Published March 5, 2014
Winnipeg has the third-largest Ukrainian population in the country, making up nearly 16 percent of Winnipeg’s total population. Members of the Ukrainian diaspora who live here support efforts to bring peace to the people and accountability to the government of Ukraine.
This week there’s been a lot of excitement over CBC’s annual event called Canada Reads. But what about next week, and the week after that?
There are times where we all experience a love/hate relationship with sleep, but what if that feeling never went away?
Sherbrook Pool, an 84 year-old facility in the heart of the inner city, is finally opening its doors once again with the help of $2.8 million of combined funding from the city’s 2014 budget, the province and private donors. The City of Winnipeg called for the pool’s closure in November 2012 after an inspection revealed serious structural problems caused by corrosion in the roof beams.
Last week, amid a long enduring journey spanning over 15 years and countless pleas, the basic framework of a U-Pass passed Winnipeg City Council. Without delving into the intricacies of political process involved with moving legislation through Winnipeg City Council, it is important to recognize the long term potential that the U-Pass brings to both post-secondary students and the general public.
As the CBC’s Chief Correspondent and national television anchor, Peter Mansbridge should know a thing or two about journalistic ethics. He should be aware, for instance, that as a leading representative of Canada’s public broadcaster his supposedly impartial editorial appointment must not be influenced by money.
When Papa George’s Restaurant, located at the highly coveted corner of River Ave. at Osborne St., closed after 35 years in business, an entire neighborhood was captivated by the prospect of what might replace it. Thankfully, that wait is now over.
Most people discover liquid latex and grey face paint after watching too many zombie movies, but Winnipeg-based artist John Izzard started with the makeup.
Many Manitobans have found their way onto the Red Carpet of the Academy Awards. Last year’s winner for Best Original Score, Mychael Danna (Life of Pi), was born in Manitoba; as were such past nominees as Nia Vardalos (My Big Fat Greek Wedding) and Cordell Barker (The Cat Came Back) in addition to winner Roger Avary (Pulp Fiction).
After much critical adoration and an Oscar nomination for Best Animated Feature, The Wind Rises has finally hit Winnipeg theatres. The picture has been making the festival rounds since September, but it is only now seeing Canadian wide release. It was well worth the wait. The Wind Rises is a deeply affecting and inspiring animated feature.
The opening sounds and images of Anita: Speaking Truth to Power are of a phone in Anita Hill’s office playing back a voicemail. The voice on the recording belongs to Virginia Thomas, wife of US Supreme Court Justice Clarence Thomas. Decades ago, Anita publicly revealed that she was sexually harassed by Clarence Thomas while in his employ. Today, Virginia is asking Anita to apologize for “what she did” to the Thomas’s for coming out as a victim of sexual harassment.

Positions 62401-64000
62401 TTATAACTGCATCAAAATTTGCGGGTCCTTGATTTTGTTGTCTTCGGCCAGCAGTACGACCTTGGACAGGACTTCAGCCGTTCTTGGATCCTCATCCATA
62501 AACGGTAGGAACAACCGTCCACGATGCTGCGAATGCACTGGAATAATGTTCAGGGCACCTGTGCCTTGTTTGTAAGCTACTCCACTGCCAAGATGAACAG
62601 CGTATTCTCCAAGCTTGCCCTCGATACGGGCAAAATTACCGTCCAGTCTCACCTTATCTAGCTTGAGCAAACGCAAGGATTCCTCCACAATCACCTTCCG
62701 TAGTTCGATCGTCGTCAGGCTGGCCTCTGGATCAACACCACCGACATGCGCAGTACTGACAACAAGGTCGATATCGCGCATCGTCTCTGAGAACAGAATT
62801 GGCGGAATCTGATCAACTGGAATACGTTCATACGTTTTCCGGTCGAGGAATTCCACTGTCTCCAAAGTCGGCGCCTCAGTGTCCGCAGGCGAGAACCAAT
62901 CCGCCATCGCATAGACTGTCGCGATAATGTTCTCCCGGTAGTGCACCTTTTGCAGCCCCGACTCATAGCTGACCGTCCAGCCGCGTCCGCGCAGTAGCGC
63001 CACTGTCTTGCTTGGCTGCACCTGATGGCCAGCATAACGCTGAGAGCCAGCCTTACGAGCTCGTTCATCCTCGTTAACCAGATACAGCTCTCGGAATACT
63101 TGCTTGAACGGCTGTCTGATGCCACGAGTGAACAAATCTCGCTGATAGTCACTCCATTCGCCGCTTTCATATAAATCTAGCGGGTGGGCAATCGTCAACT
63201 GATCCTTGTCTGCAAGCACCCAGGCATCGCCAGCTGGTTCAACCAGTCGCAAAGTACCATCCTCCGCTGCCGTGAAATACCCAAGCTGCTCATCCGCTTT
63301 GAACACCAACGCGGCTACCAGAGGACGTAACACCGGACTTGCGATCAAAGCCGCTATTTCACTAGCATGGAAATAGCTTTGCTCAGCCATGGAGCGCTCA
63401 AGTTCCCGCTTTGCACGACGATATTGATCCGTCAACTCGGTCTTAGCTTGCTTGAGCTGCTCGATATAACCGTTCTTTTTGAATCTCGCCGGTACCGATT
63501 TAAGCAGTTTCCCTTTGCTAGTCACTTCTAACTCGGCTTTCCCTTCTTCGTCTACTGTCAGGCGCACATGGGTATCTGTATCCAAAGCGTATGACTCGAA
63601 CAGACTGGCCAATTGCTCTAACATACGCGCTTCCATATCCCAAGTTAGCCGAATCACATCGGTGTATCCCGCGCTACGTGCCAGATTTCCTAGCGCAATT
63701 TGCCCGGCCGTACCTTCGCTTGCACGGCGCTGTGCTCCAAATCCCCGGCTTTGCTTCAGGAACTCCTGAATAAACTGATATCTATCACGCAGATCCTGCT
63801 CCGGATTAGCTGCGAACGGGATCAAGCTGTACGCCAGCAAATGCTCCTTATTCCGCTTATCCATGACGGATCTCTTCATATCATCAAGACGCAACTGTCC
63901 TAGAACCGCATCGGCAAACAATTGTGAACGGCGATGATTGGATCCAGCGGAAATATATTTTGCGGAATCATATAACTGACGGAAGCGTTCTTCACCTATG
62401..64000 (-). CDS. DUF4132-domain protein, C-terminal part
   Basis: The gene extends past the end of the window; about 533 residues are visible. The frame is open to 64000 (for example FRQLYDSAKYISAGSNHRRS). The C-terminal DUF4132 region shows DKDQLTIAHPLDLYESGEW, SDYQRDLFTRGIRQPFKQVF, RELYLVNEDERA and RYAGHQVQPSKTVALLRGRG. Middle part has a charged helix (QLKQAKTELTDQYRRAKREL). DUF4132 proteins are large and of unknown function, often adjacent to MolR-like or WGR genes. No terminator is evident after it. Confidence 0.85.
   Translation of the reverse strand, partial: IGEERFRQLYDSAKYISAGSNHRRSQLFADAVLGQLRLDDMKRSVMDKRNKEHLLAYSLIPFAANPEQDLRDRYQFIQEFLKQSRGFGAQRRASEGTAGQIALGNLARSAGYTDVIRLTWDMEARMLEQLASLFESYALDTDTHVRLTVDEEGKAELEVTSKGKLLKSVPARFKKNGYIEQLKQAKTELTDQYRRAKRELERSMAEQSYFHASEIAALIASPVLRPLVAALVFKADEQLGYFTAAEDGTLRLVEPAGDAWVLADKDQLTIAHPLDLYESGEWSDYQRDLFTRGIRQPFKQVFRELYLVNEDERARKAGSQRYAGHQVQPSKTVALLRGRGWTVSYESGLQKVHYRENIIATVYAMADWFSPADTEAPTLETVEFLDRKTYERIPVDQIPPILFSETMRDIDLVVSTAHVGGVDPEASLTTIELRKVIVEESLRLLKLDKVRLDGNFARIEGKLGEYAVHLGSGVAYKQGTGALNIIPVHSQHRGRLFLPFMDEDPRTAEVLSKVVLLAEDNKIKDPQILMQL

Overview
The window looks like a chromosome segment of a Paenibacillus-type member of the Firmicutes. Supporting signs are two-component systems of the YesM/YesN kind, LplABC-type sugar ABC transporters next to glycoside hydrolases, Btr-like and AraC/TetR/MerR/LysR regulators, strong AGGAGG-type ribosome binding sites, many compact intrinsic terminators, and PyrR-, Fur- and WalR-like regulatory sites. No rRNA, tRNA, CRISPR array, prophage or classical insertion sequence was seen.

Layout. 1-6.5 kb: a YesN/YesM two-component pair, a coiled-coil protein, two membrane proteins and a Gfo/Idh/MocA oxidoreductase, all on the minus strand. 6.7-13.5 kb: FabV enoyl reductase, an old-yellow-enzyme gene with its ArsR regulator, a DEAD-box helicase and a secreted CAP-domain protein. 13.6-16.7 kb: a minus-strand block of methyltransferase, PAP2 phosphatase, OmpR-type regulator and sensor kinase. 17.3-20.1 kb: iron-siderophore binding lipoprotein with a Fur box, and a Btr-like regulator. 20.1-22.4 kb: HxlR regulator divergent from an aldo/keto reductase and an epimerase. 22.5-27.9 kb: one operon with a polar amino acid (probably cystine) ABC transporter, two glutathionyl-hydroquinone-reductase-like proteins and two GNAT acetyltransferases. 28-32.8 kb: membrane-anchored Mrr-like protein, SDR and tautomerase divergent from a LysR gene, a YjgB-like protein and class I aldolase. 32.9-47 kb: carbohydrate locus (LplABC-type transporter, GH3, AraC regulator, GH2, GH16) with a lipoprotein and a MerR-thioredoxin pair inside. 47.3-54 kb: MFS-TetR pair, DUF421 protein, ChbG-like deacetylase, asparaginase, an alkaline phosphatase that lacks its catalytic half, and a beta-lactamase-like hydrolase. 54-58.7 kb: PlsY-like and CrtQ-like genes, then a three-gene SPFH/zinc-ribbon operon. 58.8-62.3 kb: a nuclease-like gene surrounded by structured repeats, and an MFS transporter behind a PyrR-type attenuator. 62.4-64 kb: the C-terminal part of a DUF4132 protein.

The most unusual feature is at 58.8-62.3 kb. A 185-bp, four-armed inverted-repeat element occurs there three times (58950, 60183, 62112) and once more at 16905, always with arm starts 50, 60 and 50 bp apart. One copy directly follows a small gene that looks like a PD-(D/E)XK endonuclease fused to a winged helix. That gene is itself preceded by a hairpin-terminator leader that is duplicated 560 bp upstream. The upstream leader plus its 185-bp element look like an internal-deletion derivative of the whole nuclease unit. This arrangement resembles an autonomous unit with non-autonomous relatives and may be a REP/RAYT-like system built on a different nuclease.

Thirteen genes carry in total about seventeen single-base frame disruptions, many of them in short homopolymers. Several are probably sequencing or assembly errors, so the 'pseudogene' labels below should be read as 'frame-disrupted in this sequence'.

“Post-Apocalyptic Streetwear” is how Lennard Taylor describes his clothing line.
Mennonites began to arrive in southern Manitoba in 1873. With an enforced distinction from what they perceived as the corrupt world, Mennonite culture historically eschewed various artistic pursuits, but in the last half century, Mennonite literature has been growing.
Prairie Theatre Exchange’s presentation of The Valley promises to tell a story “ripped from the headlines” with playwright Joan MacLeod touching on such subjects as mental illness, conduct within the police service, and what it means to take responsibility for our actions.
Local pop punk quartet Bleed American wears its influences on its sleeve, metaphorically and literally, possibly as the inked logos of such obvious heroes as Jimmy Eat World and Motion City Soundtrack.
This Winnipeg via Brandon folk/rock five piece unveils a stunning 11-track LP produced/recorded/mixed/mastered by Mike Posthumus (Young Pixels) that is equally as good for a breathy afternoon walk as it is for a night in with a bottle of something.
In February, instrumental folk music quartet The Fretless released its sophomore self-titled album, the follow-up to its 2012 Western Canadian Music Award/Canadian Folk Music Award-winning debut Waterbound.
Local songwriter-turned-band Beefdonut is going grunge with the new Famous for Quality record, the follow-up to 2007’s Triple Back Flip into the Splits.
It’s well-documented that online spaces are often hostile for women – the more marginalized, the worse the online abuse often is. This past year has been a shitshow (for lack of a more accurate term) for women online. From Anita Sarkeesian’s death threats over her video game trope series to Hugo Schwyzer’s total attack on Flavia Dzodan and this week’s horrific demonstration of rape culture at the University of Ottawa, there have been too many high-profile incidents of harassment, threats of violence and attempted silencing of women on the Internet to count.
Nicole Barry, 35, is the co-owner and CEO of Winnipeg’s Half Pints Brewing Company. After developing a passion for the ‘Peg’s indie music scene in the ‘90s, Barry wanted her beer to be local too.
Experience getting your first tattoo with your new friend Ryan.
The Uniter Fashion Streeter is an ongoing documentation of creative fashion in Winnipeg inspired by the Helsinki fashion blog www.hel-looks.com. Each issue will feature a new look from our city’s streets and bars in an attempt to encourage individual expression and celebrate that you are really, really good looking.